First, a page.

A closer look at the numbers suggests that the trend line on performance is changing fast. Gross margins for all the surveyed companies dropped in 2011, a sign that a consolidating payer base is finally asserting real market power. The critical EBITDA metric, covering net profits before taxes, was up by more than 6 percent on average, but this fell far short of the 24 percent gain for the Fortune 500 companies as a whole.
Pharm Exec's results confirm a recent comment by Biogen-Idec CEO George Scangos, whose company also earned the Audit's number one spot in shareholder value this year. "What is fundamental about today is that we are becoming an industry of lower margins," he said. That's blunt confirmation of a trend that many industry insiders are reluctant to talk about. While the Audit data doesn't provide a proof point as sweeping as what Scangos said—it simply acknowledges that "nosebleed" high margins are encountering resistance, and only in some market segments—the implications of an overall decline are worth exploring.Casting our gaze toward the future, what might a world of lower drug margins look like for Big Pharma? Certainly, the self-correcting rigor of the market will discourage putting more resources behind a commercial development strategy that relies on big promotion budgets to create blockbusters around conventional science, in low-risk therapeutic areas. The evolution of R&D budgets toward a precisely calibrated pipeline portfolio must continue apace.
It follows that a key management imperative in this new environment will be to maximize revenues through better operational efficiencies—accounting in advance for every dollar spent. Likewise, increased therapeutic competition and payer power will only accelerate the rush to demonstrate value, with the performance marker of choice being superior health outcomes against alternative products. The upheaval this has caused in the once static division of labor among manufacturers, clinicians, and benefit providers has been identified by Editorial Advisory Board (EAB) member Stan Bernard in his on-going Pharm Exec series on "creallaborations." One sure aspect of a lower margin business climate is the necessity to dilute the cost of commercialization through collaboration; finding good partners improves the chances of securing a preferential market position, where it is easier to negotiate a premium price.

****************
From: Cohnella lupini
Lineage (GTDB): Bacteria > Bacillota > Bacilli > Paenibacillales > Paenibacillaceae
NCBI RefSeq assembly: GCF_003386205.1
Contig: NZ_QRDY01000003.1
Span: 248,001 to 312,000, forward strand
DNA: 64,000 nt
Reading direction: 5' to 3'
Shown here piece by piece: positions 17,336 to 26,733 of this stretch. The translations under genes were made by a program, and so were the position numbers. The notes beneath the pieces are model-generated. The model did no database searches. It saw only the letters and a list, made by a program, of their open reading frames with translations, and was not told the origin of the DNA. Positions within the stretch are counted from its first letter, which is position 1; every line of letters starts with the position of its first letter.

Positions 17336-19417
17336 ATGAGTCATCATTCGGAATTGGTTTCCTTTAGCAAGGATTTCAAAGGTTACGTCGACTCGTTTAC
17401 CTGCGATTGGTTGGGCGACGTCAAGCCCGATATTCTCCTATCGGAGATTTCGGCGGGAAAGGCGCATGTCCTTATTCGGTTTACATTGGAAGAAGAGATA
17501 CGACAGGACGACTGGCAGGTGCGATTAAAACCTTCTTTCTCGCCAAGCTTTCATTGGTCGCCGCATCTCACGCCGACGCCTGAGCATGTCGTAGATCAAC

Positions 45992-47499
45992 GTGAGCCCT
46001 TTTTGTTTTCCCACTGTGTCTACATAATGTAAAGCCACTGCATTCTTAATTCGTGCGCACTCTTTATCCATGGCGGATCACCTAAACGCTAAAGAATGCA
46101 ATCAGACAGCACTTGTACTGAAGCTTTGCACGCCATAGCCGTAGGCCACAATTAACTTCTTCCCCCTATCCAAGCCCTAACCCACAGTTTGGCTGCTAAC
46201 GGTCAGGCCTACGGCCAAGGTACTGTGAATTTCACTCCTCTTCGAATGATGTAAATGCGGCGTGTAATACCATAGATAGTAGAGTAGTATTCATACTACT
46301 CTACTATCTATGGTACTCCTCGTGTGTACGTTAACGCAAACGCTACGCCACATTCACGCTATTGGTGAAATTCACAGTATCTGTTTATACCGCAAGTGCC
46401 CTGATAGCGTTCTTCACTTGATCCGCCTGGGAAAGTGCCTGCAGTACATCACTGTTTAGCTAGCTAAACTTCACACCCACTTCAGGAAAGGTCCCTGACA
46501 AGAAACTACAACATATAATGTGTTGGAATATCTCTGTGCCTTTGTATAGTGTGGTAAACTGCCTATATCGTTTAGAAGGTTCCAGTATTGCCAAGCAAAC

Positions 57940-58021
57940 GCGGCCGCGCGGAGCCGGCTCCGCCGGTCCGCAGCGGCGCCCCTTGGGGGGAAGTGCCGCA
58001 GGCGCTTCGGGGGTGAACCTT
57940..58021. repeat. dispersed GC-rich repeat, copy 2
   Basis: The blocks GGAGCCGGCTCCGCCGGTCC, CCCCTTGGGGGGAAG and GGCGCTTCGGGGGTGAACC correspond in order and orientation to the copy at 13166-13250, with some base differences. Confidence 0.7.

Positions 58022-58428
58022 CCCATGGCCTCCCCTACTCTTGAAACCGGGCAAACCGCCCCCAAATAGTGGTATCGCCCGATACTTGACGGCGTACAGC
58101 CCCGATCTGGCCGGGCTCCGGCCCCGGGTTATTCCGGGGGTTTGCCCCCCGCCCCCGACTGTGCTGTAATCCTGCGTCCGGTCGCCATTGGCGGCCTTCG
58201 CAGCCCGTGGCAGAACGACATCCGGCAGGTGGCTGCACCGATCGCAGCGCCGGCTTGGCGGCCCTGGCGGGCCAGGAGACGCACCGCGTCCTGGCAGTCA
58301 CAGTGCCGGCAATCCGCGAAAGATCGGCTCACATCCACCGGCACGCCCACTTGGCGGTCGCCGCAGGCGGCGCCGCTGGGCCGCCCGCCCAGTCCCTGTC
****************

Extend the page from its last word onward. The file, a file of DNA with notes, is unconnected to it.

Drug companies will also need to act more like a consumer business, where an internal culture of "continuous learning" is required to keep pace with the morphing contours of a more discerning customer base. Novartis, among others, has touted the cross-over potential from having a strong OTC franchise alongside the innovative business, but the management cultures of the two product streams are distinct. Realizing opportunity from these synergies still remains elusive. Those companies that can do it will not only build market share. There is an added element in encouraging innovation on what surrounds the product. In fact, lower margins make process innovation, which is focused on service and performance commitments, a potentially important way to generate extra value, beyond the pill itself. It can generate extra revenue and raise the profile of the brand. The key is finding customers willing to pay for it. Otherwise, declining margins will result in fewer services, as in oncology, where medical practices are still chained to the "buy and bill" model.
Ultimately, this year's Industry Audit shows that those smaller "stealth" companies nipping the heels of Big Pharma are redefining how we assess growth. Growth from pile-on M&A's is almost always bad, while "good" growth stems from smaller bets on narrow market segments that are price insensitive and carry an active patient voice, which create opportunities to tap flexible, cost effective social marketing channels as an alternative to the traditional fixed sales force. It's simple: low margin or high margin, know thy customer is the best way to get the notice that builds business in a show-me-the-money world.